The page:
BOONE, NC – The recently-announced Cinema Classic Sci-Fi Film Series at the Appalachian Theatre of the High Country continues at 7 p.m. on Tuesday, October 11 with a science fiction horror movie shot in period black-and-white in the classic “film noir” style.
“Invasion of the Body Snatchers” (1956) concerns an extraterrestrial invasion that begins in the fictional California town of Santa Mira. Alien plant spores have fallen from space and grown into large seed pods, each one capable of producing a visually identical copy of a human.
As each pod reaches full development, it assimilates the physical traits, memories, and personalities of each sleeping person placed near it until only the replacement is left; these duplicates, however, are devoid of all human emotion. Little by little, a local doctor uncovers this “quiet” invasion and attempts to stop it.
The slang expression “pod people” that arose in late 20th-century U.S. culture refers to the emotionless duplicates seen in the film. “Invasion of the Body Snatchers” was selected in 1994 for preservation in the United States National Film Registry by the Library of Congress for being “culturally, historically, or aesthetically significant.”
The movie was produced by Walter Wanger, directed by Don Siegel, and stars Kevin McCarthy and Dana Wynter. Daniel Mainwaring adapted the screenplay from Jack Finney’s 1954 science fiction novel “The Body Snatchers.” The novel ends with the extraterrestrials, who have a life span of no more than five years, leaving Earth after they realize that humans are offering strong resistance, despite having little reasonable chance against the alien invasion. The film was released by Allied Artists Pictures as a double feature with the British science fiction film “The Atomic Man.”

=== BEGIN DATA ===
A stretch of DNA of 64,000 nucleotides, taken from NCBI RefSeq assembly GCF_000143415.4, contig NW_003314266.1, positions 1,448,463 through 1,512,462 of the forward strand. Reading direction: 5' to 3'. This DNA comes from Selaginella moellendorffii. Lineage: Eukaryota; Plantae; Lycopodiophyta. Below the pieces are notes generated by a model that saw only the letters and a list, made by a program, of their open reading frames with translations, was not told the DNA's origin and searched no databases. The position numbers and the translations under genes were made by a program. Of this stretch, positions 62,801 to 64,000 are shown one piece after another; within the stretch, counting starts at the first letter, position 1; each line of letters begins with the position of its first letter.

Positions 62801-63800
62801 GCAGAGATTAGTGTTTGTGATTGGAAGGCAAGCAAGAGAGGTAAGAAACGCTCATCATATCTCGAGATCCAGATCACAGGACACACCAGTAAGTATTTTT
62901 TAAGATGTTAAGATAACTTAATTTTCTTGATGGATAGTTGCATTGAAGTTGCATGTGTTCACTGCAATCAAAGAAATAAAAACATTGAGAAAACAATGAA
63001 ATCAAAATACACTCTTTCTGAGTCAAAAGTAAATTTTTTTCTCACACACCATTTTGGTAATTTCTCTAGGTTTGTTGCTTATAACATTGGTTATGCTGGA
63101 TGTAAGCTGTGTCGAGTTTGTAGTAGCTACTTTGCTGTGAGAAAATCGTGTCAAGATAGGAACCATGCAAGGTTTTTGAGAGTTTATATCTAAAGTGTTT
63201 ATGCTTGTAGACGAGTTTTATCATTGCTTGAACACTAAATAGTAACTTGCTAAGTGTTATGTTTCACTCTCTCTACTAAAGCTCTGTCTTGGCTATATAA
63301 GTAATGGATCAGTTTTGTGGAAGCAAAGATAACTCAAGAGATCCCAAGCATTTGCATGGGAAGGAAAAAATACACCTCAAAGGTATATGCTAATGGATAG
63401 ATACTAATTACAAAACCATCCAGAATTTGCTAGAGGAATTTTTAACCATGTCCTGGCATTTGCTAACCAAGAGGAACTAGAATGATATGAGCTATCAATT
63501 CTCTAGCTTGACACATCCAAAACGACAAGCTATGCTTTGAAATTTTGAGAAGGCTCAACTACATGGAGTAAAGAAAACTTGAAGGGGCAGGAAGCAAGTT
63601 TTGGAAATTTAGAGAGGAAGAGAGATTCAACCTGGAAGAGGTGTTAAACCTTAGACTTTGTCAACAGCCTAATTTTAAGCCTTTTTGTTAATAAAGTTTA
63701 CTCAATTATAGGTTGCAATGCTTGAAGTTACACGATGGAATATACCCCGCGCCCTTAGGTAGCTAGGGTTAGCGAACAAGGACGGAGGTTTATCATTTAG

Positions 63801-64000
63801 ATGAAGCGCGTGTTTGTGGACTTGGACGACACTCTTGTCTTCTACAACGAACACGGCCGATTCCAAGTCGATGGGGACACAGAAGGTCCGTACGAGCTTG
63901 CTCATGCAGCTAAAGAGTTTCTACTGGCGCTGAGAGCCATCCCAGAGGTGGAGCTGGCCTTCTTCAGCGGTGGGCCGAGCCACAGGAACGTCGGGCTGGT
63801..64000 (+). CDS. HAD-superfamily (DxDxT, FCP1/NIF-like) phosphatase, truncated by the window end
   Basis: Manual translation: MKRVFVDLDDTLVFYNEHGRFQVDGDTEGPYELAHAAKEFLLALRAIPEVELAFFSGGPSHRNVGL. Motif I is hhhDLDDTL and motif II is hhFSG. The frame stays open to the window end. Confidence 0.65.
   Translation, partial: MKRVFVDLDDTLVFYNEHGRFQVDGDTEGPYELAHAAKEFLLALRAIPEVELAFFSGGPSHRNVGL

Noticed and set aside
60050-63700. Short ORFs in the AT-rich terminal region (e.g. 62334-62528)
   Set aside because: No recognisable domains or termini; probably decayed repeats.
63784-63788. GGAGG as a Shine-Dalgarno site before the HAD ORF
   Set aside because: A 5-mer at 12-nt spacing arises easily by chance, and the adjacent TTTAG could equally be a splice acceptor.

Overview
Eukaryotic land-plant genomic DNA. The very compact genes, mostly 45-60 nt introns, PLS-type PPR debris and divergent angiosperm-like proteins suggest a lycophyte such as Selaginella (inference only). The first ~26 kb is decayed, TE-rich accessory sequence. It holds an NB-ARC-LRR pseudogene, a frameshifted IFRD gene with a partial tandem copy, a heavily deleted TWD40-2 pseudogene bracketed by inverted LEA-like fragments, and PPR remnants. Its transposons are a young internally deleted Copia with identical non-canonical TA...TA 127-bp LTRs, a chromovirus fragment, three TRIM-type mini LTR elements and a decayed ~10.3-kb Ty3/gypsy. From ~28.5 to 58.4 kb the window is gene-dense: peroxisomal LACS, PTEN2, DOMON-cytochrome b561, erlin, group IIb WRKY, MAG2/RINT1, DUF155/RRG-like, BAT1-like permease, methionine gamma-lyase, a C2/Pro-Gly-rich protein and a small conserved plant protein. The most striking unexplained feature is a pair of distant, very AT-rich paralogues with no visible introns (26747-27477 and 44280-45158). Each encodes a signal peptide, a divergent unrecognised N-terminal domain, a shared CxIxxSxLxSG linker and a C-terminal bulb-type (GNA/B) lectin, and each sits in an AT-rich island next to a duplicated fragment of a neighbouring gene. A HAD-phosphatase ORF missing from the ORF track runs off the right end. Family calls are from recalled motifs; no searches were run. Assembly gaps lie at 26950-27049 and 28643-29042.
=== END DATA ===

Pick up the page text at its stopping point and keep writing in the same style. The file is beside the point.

Critics ranked “Invasion of the Body Snatchers” as “one of the best films of 1956” and “One of the best political allegories of the 1950s… an efficient, chilling blend of sci-fi and horror.” In recent years critics, such as Dan Druker of the Chicago Reader have called the film a “genuine Sci-Fi classic.” Leonard Maltin described it as “influential, and still very scary.” Time Out agreed, hailing the film one of the “most resonant” and “one of the simplest” of the genre.
“Film noir” is a cinematic term used primarily to describe stylish Hollywood crime and science fiction dramas, particularly those that emphasize cynical attitudes and motivations. The 1940s and 1950s are generally regarded as the “classic period” of American film noir. This era is associated with a low-key, black-and-white visual style that has roots in German Expressionist cinematography. Many of the prototypical stories and much of the attitude of classic noir derive from the hardboiled school of crime and science fiction that emerged in the United States during the Great Depression.
The film has a family-friendly start time of 7 p.m. with a budget-conscious general admission ticket price of just $5 per person. The running time for “Invasion of the Body Snatchers” is one hour and 20 minutes.
The Cinema Classic Sci-Fi Film Series is generously sponsored by Nancy and Neil Schaffel and consists of four movies suggested by audience members and the general public. The remaining films on the series are Stanley Kubrick’s epic “2001: A Space Odyssey” on October 18, and “Close Encounters of the Third Kind” on October 25.
While the App Theatre’s online ticketing system is accessible 24/7, customers can avoid the online service fees by visiting the lobby box office between 11 a.m. and 3 p.m. from Tuesday through Friday, or one hour prior to showtime for each film. For a complete performance schedule of all upcoming events, or to sign up for the theatre’s e-blast distribution list, visit the organization’s website at www.apptheatre.org
Courtesy of the Appalachian Theatre of the High Country.